Being with firemen re-kindled all kinds of unrealistic dreams. They showed me that not all wars are bad. Wars on rats and roaches aren’t bad. Wars on hunger would be nice, or on loneliness; building cities instead of destroying them. As it is, I saw the only firefights I can respect, fought in the only uniform I like. If men must fight wars, let them fight for life instead of death. Let them fight for their own species, not for other men’s ambition or profit. If we must have heroes, then let them be live ones. And if we give out medals, let them be for saving life, not for taking it.

As one woman in the South Bronx put it, “Thanks, firemen. There’s a lot of children live here.”

Street Cops by Jill Freedman


Street Cops is about a job, being a cop.
And it’s about city life; some citizens survive it, some don’t.
The city is New York, it could have been Tokyo, London, Paris, Rome.
There are victims, there are cops, the job is the same.
These are New York City cops.

The good ones are street smart, they know who’s who and what’s what.
They see it all. I saw enough.
What I learned with the cops is there really are good guys and bad guys,
and the bad guys like to hurt people.
Sometimes it’s better not to know too much.
Sometimes it isn’t. This story wasn’t easy.

I hate the violence you see on TV and in the movies.
I wanted to show it straight, violence without commercial interruption,
sleazy and not so pretty without its make-up.
I also wanted to show the tenderness and compassion of the good guys,
the ones who care and try to help.
Moments of gentleness, good times as well as bad.

That’s why I love photography.
I can catch a moment, print it, and share it with you.

I will also be sharing Street Cops at the John Jay College President’s Gallery from September 13 to October 26, 2012. For more information, click here.

Street Cops at John Jay College by Jill Freedman

The John Jay College President’s Gallery, located at 59th Street and 10thAvenue, New York, presents the inaugural show of its Fall 2013 Season, JILL FREEDMAN: STREET COPS curated by art historian Dr. Lisa Farrington of the John Jay Faculty and Independent Curator Beverly Morris; and generously supported by donor John Bergman. The show will be open to the public from September 13th through October 26th, 2012 with an opening reception on Thursday September 13th from 6-8PM.

The vintage photographs in this exhibition are from the famed collection “Street Cops” photographed in the late 1970s by award-winning fine arts and documentary photographer Jill Freedman. A petite powerhouse, Freedman quite literally inserted herself into active crime scenes in order to take these gritty photos at a time when New York City was just as gritty. Freedman prowled the streets of Manhattan with her camera during the age of the ‘70s blackout and subsequent rioting and looting, when New York was allegedly “broke” and drugs, crime, and homelessness were rampant.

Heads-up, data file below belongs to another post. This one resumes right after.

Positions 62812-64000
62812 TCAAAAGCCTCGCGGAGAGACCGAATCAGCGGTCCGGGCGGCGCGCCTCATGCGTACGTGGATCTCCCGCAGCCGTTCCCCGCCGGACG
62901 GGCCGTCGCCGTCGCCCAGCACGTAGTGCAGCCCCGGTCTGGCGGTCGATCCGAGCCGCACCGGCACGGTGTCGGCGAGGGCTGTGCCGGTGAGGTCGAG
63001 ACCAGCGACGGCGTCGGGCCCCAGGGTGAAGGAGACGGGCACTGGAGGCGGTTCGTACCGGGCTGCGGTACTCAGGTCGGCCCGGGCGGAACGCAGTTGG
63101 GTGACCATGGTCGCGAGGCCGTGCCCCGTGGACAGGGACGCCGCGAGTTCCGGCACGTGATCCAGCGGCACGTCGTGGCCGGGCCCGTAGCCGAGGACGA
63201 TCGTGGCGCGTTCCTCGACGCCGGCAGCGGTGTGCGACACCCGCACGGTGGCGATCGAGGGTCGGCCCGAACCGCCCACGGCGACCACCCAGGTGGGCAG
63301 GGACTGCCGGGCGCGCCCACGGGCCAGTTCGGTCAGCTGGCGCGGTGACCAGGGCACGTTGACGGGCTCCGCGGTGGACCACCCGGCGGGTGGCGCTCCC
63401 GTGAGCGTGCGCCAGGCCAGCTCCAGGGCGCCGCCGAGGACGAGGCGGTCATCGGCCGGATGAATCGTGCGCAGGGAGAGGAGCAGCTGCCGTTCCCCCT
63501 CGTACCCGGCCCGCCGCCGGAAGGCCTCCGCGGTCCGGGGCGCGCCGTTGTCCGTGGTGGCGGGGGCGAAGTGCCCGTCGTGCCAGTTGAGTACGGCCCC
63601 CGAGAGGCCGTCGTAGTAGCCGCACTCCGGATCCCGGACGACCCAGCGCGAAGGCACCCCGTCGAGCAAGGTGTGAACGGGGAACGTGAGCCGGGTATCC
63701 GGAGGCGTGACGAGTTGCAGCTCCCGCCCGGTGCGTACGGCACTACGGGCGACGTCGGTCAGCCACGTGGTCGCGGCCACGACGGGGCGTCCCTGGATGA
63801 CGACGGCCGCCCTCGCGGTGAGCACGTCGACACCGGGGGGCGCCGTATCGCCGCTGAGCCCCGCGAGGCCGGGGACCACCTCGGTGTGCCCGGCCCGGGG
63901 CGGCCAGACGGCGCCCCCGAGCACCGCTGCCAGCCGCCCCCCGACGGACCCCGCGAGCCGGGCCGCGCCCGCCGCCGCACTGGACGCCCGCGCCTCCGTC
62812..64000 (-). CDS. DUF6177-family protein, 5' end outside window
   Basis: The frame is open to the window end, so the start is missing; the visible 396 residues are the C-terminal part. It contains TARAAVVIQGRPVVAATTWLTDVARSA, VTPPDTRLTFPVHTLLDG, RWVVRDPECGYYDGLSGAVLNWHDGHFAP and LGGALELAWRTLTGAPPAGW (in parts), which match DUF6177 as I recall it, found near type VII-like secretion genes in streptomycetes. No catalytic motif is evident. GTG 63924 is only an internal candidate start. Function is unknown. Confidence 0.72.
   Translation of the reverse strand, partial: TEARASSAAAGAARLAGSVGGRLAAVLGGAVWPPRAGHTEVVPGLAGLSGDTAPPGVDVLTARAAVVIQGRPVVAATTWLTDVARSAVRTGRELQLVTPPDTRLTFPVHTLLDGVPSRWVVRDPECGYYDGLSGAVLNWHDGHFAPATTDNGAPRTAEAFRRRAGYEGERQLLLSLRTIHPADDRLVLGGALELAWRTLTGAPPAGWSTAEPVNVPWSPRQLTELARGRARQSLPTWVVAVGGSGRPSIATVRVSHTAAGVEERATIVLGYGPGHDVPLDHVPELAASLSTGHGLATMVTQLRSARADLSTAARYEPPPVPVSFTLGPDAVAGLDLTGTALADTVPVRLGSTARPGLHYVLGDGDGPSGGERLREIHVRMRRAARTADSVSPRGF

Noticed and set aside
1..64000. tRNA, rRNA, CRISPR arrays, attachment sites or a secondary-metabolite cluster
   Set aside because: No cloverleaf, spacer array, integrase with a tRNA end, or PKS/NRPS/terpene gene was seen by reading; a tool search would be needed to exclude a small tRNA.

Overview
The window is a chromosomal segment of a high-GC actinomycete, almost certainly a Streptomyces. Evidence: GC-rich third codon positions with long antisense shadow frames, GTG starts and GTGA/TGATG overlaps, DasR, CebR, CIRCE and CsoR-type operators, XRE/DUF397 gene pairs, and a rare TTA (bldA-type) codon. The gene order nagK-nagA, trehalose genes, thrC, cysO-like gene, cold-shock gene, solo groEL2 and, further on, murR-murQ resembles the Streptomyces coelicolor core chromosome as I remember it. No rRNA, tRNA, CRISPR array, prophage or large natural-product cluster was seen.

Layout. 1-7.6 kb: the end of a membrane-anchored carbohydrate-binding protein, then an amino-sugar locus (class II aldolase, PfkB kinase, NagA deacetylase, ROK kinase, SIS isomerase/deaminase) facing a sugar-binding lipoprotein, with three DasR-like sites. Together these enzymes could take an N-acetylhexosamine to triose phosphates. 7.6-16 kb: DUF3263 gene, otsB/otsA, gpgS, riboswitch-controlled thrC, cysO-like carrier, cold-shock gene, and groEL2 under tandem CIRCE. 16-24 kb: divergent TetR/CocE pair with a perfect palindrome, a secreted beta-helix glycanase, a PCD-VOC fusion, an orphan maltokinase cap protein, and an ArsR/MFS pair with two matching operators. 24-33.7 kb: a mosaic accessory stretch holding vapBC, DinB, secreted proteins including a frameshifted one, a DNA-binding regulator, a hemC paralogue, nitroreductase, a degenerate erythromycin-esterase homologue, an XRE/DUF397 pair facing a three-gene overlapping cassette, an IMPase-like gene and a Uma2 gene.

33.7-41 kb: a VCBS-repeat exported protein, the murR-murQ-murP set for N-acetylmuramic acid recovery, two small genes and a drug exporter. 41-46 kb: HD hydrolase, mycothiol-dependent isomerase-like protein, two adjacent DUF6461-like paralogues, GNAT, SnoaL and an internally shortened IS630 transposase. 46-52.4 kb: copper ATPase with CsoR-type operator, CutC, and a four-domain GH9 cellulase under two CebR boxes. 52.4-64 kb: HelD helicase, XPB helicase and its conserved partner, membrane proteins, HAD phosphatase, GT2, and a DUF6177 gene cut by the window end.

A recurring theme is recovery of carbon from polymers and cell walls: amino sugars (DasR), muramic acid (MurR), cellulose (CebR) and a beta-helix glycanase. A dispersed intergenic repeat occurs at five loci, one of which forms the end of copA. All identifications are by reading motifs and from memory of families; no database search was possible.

Evidently fearless, Freedman documented the activities and personalities of New York’s finest during this epoch. Her images capture a long lost “cop” persona that is very different from the one we are accustomed to today—who identify themselves with the insignia currently painted on NYPD squad cars:  “CPR: Courtesy, Professionalism, Respect”. Freedman’s cops are a different breed. They came of age in the wake of the Knapp Commission and widespread police corruption. Sensitive to the politics surrounding the Commission, they patrolled New York’s toughest neighborhoods during one of its most difficult decades; they knew the names of the folks who lived on their beats and about whom, often paradoxically, they cared.

Featured in JILL FREEDMAN: STREET COPS are 34 vintage silver gelatin prints generously lent by the photographer to dovetail with the theme of “Art for Justice” which is essential to the exhibition schedule of the President’s Gallery and the Anya and Andrew Shiva Art Gallery at John Jay College, as well as to the mission of the College more broadly, “Educating for Justice.”

Jill Freedman is a highly respected New York documentary photographer whose award-winning work is included in the permanent collections of The Museum of Modern Art, the International Center of Photography, George Eastman House, the Smithsonian Institution, the New York Public Library, and the Bibliothèque Nationale, Paris, among others. Jill Freedman is best known for her NYC street and documentary photography, recalling the work of André Kertész, W. Eugene Smith, Dorothea Lange, and Henri Cartier-Bresson. She has published seven books: Old News, Circus Days, Firehouse, Street Cops, A Time That Was, Jill’s Dogs, and Ireland Ever.

FOR MORE INFORMATION: The President’s Gallery is part of John Jay College of the City University of New York, a non-profit 501(c)(3) institution. The Gallery is free and open to the public. Please stop at the College Security Desk for access. Hours are Monday through Friday from 9:00 AM to 5:00 PM unless closed for a special event. For more information, please contact the Co-Curator, Beverly Morris at 917-847-9915 or call the Department of Art & Music at 212-237-8929.